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Protecting information gathered in association with the care of the patient is a core value in health care. However, respecting patient privacy in other forms is also fundamental, as an expression of respect for patient autonomy and a prerequisite for trust.

Patient privacy encompasses a number of aspects, including personal space (physical privacy), personal data (informational privacy), personal choices including cultural and religious affiliations (decisional privacy), and personal relationships with family members and other intimates (associational privacy).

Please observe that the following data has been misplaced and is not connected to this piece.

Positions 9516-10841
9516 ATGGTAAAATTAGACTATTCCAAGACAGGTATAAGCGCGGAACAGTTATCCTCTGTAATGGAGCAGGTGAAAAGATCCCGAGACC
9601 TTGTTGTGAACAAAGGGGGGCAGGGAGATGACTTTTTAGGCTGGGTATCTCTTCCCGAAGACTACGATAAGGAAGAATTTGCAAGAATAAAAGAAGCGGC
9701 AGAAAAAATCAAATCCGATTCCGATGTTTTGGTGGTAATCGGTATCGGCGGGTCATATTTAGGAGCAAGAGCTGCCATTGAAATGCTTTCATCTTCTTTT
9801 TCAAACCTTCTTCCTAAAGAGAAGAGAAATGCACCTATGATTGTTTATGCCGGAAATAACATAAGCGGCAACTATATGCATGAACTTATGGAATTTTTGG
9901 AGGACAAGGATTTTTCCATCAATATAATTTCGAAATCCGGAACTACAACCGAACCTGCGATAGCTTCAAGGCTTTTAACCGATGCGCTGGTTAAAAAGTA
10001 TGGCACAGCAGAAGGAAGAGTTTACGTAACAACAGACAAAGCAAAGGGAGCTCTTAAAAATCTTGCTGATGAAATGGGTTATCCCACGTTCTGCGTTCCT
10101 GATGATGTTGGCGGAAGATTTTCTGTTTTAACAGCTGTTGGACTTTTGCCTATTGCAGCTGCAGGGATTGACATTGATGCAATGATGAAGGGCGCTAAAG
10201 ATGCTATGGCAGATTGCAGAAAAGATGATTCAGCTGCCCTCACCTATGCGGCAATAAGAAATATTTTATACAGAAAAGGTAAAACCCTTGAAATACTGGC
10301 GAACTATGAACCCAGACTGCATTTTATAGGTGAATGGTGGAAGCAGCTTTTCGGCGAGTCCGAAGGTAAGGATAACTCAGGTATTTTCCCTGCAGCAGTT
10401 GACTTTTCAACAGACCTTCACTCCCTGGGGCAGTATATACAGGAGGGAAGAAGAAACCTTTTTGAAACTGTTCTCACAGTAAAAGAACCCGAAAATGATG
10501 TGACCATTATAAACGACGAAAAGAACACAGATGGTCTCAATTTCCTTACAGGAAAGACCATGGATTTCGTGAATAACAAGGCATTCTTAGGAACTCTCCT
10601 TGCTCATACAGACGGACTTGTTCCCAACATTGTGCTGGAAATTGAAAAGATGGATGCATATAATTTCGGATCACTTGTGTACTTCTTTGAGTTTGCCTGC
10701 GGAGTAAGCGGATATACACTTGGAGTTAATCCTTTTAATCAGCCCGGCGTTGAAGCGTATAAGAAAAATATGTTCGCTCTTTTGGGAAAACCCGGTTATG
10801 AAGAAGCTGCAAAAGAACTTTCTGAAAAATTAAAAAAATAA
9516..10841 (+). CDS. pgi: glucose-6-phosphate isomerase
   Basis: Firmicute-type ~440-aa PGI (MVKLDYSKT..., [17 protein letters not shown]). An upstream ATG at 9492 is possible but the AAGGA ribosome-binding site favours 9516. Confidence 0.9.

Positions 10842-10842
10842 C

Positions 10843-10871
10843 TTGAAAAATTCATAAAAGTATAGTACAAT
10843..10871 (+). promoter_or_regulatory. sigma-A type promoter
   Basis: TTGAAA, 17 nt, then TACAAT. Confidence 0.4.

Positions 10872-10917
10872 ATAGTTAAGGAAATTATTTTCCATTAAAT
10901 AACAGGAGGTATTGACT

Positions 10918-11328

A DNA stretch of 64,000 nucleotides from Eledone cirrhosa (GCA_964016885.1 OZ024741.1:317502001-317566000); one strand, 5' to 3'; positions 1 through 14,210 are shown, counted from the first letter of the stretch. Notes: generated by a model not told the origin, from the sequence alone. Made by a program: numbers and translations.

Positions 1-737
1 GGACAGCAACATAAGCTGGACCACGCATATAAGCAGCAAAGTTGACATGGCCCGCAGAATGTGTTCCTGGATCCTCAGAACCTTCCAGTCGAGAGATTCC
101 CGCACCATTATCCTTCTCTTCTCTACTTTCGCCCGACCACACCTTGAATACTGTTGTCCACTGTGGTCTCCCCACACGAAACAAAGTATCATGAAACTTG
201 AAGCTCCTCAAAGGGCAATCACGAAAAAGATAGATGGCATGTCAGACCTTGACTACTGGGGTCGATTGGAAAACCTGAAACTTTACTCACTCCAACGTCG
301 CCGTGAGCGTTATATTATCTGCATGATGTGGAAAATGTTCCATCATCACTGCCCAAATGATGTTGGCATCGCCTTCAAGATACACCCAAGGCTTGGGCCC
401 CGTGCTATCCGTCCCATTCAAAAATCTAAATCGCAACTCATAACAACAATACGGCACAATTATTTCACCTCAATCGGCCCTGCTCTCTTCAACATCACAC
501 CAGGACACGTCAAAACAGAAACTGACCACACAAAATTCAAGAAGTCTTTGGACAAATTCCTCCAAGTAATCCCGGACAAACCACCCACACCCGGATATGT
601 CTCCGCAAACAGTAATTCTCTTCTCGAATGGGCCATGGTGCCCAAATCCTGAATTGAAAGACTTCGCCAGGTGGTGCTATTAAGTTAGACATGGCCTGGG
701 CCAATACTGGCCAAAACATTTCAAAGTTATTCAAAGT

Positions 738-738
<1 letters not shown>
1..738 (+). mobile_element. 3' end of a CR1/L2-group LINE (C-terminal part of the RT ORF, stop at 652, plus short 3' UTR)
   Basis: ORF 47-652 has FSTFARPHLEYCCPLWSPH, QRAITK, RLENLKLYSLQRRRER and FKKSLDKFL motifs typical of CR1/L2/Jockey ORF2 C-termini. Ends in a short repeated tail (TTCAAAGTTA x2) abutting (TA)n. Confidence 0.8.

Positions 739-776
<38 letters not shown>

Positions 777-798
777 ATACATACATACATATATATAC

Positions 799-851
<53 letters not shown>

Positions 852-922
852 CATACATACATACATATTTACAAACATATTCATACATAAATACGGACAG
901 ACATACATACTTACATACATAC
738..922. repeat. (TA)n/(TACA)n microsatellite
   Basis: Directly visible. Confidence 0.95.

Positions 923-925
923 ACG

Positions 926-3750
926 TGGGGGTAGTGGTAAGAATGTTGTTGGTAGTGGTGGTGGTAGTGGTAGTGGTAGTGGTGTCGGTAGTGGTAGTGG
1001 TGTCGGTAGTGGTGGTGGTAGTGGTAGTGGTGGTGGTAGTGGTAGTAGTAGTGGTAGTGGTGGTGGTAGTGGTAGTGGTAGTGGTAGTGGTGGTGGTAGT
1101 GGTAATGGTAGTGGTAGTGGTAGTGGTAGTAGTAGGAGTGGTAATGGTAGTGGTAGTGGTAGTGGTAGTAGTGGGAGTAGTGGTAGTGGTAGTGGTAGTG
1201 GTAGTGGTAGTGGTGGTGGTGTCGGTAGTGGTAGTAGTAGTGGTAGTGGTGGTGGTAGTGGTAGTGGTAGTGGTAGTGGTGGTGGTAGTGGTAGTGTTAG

Physicians must seek to protect patient privacy in all settings to the greatest extent possible and should:

  1. Minimize intrusion on privacy when the patient’s privacy must be balanced against other factors.
  2. Inform the patient when there has been a significant infringement on privacy of which the patient would otherwise not be aware.
  3. Be mindful that individual patients may have special concerns about privacy in any or all of these areas.
AMA Principles of Medical Ethics: I, IV
Read the Principles

Council Reports